Ugurlu, N. et al. Vulnerable Children and Youth Studies.Volume 11, Issue 2, 2016
This study first examined the prevalence of psychological symptoms among Syrian refugee children (N = 64) and assessed the effect of an art therapy intervention on post-traumatic stress, depression and anxiety symptoms.
The Stressful Life Events (SLE) Questionnaire was used to measure stressful and traumatic experiences. The main outcome measures were UCLA Post-Traumatic Stress Disorder Parent version, Child Depression Inventory and State-Trait Anxiety Scale. After the baseline assessment, a five-day art therapy intervention, which is based on Skills for Psychological Recovery, was implemented.
Findings of the study indicated that 60.3% (N = 35) of Syrian children who participated had high risk to develop post-traumatic stress disorder (PTSD) according to the SLE scale. The 23.4% of the children had PTSD symptoms while the 17.6% showed severe depression symptoms. Moreover, the 14.4% of the children showed severe levels of state anxiety symptoms and the 31.1% showed severe levels of trait anxiety symptoms.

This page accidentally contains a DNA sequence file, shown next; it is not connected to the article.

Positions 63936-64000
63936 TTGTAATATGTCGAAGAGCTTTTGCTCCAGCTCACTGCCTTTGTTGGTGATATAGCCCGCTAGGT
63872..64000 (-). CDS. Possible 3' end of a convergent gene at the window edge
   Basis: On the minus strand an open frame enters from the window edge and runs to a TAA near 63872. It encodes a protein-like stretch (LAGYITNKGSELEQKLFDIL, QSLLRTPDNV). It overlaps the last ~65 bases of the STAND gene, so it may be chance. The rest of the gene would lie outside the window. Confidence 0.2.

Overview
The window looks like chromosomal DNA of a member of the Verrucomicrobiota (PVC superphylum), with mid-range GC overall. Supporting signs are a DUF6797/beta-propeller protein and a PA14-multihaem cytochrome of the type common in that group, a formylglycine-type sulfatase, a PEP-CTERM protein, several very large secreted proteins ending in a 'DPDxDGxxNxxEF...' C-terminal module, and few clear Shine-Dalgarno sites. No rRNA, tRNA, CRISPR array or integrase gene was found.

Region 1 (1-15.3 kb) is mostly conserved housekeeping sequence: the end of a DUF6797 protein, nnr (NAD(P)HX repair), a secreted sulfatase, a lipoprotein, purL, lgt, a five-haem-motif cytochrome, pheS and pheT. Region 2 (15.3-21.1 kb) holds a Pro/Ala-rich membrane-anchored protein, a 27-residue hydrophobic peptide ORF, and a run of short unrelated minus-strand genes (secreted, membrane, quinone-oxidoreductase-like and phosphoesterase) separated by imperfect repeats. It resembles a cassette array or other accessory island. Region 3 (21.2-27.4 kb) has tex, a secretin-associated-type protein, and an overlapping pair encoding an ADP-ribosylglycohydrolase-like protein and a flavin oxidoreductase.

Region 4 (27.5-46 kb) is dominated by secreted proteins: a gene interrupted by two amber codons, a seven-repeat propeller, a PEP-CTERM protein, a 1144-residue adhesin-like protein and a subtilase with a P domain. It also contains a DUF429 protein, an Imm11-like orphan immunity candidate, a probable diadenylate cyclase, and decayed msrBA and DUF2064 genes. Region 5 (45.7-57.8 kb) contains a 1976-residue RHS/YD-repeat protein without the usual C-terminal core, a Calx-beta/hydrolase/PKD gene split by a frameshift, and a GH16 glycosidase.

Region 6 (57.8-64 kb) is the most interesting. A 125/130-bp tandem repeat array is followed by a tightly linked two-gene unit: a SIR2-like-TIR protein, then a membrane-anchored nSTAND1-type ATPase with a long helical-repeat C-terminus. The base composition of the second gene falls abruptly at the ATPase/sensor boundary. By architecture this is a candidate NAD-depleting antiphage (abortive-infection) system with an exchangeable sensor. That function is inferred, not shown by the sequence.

Findings of the study indicated that trauma, depression and trait anxiety symptoms of children were significantly reduced at the post-assessment. However, for state anxiety scores, significant differences between pre- and post-assessments did not appear. Therefore, it could be said that art therapy may be an effective method to reduce post-traumatic stress disorder, depression and trait anxiety symptoms among refugee children.
Read the abstract here